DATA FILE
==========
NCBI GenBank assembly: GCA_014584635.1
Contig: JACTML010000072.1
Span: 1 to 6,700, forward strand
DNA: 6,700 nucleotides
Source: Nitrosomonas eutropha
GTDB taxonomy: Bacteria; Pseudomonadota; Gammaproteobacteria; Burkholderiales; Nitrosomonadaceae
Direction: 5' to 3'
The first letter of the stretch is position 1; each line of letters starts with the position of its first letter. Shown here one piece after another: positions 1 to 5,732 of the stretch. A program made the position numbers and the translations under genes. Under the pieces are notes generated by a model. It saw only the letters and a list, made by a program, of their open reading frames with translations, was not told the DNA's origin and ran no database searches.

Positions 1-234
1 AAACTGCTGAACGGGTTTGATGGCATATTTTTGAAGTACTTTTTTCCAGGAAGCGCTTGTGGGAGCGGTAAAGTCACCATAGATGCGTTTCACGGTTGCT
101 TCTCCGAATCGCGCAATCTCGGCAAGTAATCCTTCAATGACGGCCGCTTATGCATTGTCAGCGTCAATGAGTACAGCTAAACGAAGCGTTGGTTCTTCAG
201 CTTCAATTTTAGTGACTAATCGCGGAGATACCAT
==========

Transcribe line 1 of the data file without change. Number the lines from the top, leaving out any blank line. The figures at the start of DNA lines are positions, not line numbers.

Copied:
NCBI GenBank assembly: GCA_014584635.1